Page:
The number of nuclear power plants commissioned globally is set to peak this year after rising sharply since 2015, indicating a dip in demand for metals used in reactors in the early 2020s.
The extended lead time for nuclear project construction means that demand for metals used in plant equipment long precedes the commissioning of a reactor unit. The average construction time for a plant is around eight years.
The Bulgarian energy ministry, which recently said that it plans to select a bidder for its two-unit Belene project in May, expects the plant to be completed by 2030. Bangladesh expects to complete its two-unit Rooppur plant in 2024, having started construction in 2017, its state minister for foreign affairs confirmed yesterday at the International Atomic Energy Agency (IAEA) nuclear conference in Vienna.
Belarus is commissioning its first nuclear plant, Ostrovets, with unit 1 set to start commercial production in the first quarter, followed by unit 2 at the end of the year. That is scheduled to be the first of 14 nuclear units around the world starting operation in 2020, up from six in 2019, data from the World Nuclear Association (WNA) show. The projects are predominantly in Asia-Pacific and eastern Europe, with six of the 14 units in China. Total unit start-ups are scheduled to fall to nine in 2021 and 2022, and to just two by 2025 (see chart).
The decline points to lower consumption of metals in the nuclear sector — including hafnium, zirconium, indium and rare earths — after a spike in construction in recent years.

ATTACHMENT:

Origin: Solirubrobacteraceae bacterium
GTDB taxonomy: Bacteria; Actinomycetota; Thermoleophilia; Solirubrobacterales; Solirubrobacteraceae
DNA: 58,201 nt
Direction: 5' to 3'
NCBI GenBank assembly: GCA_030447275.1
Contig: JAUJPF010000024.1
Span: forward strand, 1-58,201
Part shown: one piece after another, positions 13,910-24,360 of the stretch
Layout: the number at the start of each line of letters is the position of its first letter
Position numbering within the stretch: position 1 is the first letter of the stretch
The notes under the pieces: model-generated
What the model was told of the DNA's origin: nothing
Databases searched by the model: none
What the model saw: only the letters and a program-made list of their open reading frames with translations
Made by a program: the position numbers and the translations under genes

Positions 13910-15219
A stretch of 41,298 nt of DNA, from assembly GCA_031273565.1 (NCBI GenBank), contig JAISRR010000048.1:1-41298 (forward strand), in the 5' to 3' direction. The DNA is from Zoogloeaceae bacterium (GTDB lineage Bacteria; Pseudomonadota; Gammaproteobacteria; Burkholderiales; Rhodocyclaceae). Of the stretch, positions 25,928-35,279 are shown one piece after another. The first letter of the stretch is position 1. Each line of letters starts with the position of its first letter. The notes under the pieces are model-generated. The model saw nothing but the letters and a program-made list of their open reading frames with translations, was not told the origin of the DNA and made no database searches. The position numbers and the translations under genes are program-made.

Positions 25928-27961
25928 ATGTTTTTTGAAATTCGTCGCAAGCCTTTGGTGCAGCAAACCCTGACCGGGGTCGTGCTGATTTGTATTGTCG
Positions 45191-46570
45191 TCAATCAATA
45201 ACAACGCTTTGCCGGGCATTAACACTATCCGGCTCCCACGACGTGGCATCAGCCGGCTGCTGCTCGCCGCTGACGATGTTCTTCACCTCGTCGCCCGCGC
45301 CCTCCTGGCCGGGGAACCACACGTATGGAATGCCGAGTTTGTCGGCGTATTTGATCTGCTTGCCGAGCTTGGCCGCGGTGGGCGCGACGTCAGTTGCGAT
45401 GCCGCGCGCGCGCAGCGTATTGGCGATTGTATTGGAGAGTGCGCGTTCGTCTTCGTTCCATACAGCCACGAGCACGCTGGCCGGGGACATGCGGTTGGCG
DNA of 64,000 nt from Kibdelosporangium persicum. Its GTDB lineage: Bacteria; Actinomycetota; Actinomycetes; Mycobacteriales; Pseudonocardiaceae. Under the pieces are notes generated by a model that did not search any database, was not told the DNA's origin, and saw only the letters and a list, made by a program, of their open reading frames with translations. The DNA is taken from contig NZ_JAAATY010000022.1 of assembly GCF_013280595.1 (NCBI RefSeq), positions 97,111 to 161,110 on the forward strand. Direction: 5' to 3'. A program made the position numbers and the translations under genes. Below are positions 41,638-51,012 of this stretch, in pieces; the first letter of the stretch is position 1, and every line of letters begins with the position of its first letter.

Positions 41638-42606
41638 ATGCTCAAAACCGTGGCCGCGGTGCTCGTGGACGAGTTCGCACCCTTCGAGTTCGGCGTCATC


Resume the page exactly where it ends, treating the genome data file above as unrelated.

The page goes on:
Zirconium alloy is used in the cladding of fuel rods in a reactor because it has a low rate of neutron absorption and is heat and corrosion resistant, while hafnium is used in control rods that adjust the nuclear fission process because it absorbs neutrons at a high rate. Silver-indium-cadmium alloy can alternatively be used in control rods.
Hafnium is typically extracted in the production of nuclear-grade zirconium, and while the nuclear industry accounts for around 11pc of demand, supply in recent years has fluctuated depending on demand for nuclear-grade zirconium. China has increased its hafnium production capacity to supply its nuclear plant projects — there are 11 units under construction and targeting completion by 2024, with 25 having started operation in the past five years.
But a new round of nuclear projects could get under way later in the decade. China has slowed its approval of new projects to await the commercial development of the fourth generation of reactor technology. Worldwide, 47 reactors have reached the construction phase, but there are more than 100 units in various stages of planning. That would take the total number of nuclear plants to 552 worldwide, WNA data show. And with more nuclear reactors in operation, the need for replacement control rods at the end of their lifespan in operational plants will increase.
Source: Argus Media